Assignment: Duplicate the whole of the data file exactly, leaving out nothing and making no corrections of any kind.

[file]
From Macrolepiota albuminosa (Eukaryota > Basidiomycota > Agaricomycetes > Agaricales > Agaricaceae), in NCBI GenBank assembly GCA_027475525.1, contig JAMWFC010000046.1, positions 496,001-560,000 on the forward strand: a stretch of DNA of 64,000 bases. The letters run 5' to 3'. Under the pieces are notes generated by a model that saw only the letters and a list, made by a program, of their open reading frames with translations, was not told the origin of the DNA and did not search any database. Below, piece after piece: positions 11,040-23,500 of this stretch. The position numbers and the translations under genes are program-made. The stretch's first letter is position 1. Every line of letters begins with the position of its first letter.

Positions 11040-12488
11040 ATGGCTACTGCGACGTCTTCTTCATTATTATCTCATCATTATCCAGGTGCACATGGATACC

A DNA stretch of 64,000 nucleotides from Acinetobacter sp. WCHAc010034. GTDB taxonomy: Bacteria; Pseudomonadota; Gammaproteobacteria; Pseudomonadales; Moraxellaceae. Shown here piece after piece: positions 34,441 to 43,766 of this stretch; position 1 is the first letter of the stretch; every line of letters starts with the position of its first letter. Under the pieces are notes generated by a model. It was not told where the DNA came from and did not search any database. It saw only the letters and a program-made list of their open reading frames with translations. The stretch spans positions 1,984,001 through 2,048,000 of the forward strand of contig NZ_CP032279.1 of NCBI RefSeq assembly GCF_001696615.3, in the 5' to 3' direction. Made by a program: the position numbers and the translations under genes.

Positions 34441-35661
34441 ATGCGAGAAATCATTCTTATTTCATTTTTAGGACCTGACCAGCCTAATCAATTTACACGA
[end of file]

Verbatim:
From Macrolepiota albuminosa (Eukaryota > Basidiomycota > Agaricomycetes > Agaricales > Agaricaceae), in NCBI GenBank assembly GCA_027475525.1, contig JAMWFC010000046.1, positions 496,001-560,000 on the forward strand: a stretch of DNA of 64,000 bases. The letters run 5' to 3'. Under the pieces are notes generated by a model that saw only the letters and a list, made by a program, of their open reading frames with translations, was not told the origin of the DNA and did not search any database. Below, piece after piece: positions 11,040-23,500 of this stretch. The position numbers and the translations under genes are program-made. The stretch's first letter is position 1. Every line of letters begins with the position of its first letter.

Positions 11040-12488
11040 ATGGCTACTGCGACGTCTTCTTCATTATTATCTCATCATTATCCAGGTGCACATGGATACC

A DNA stretch of 64,000 nucleotides from Acinetobacter sp. WCHAc010034. GTDB taxonomy: Bacteria; Pseudomonadota; Gammaproteobacteria; Pseudomonadales; Moraxellaceae. Shown here piece after piece: positions 34,441 to 43,766 of this stretch; position 1 is the first letter of the stretch; every line of letters starts with the position of its first letter. Under the pieces are notes generated by a model. It was not told where the DNA came from and did not search any database. It saw only the letters and a program-made list of their open reading frames with translations. The stretch spans positions 1,984,001 through 2,048,000 of the forward strand of contig NZ_CP032279.1 of NCBI RefSeq assembly GCF_001696615.3, in the 5' to 3' direction. Made by a program: the position numbers and the translations under genes.

Positions 34441-35661
34441 ATGCGAGAAATCATTCTTATTTCATTTTTAGGACCTGACCAGCCTAATCAATTTACACGA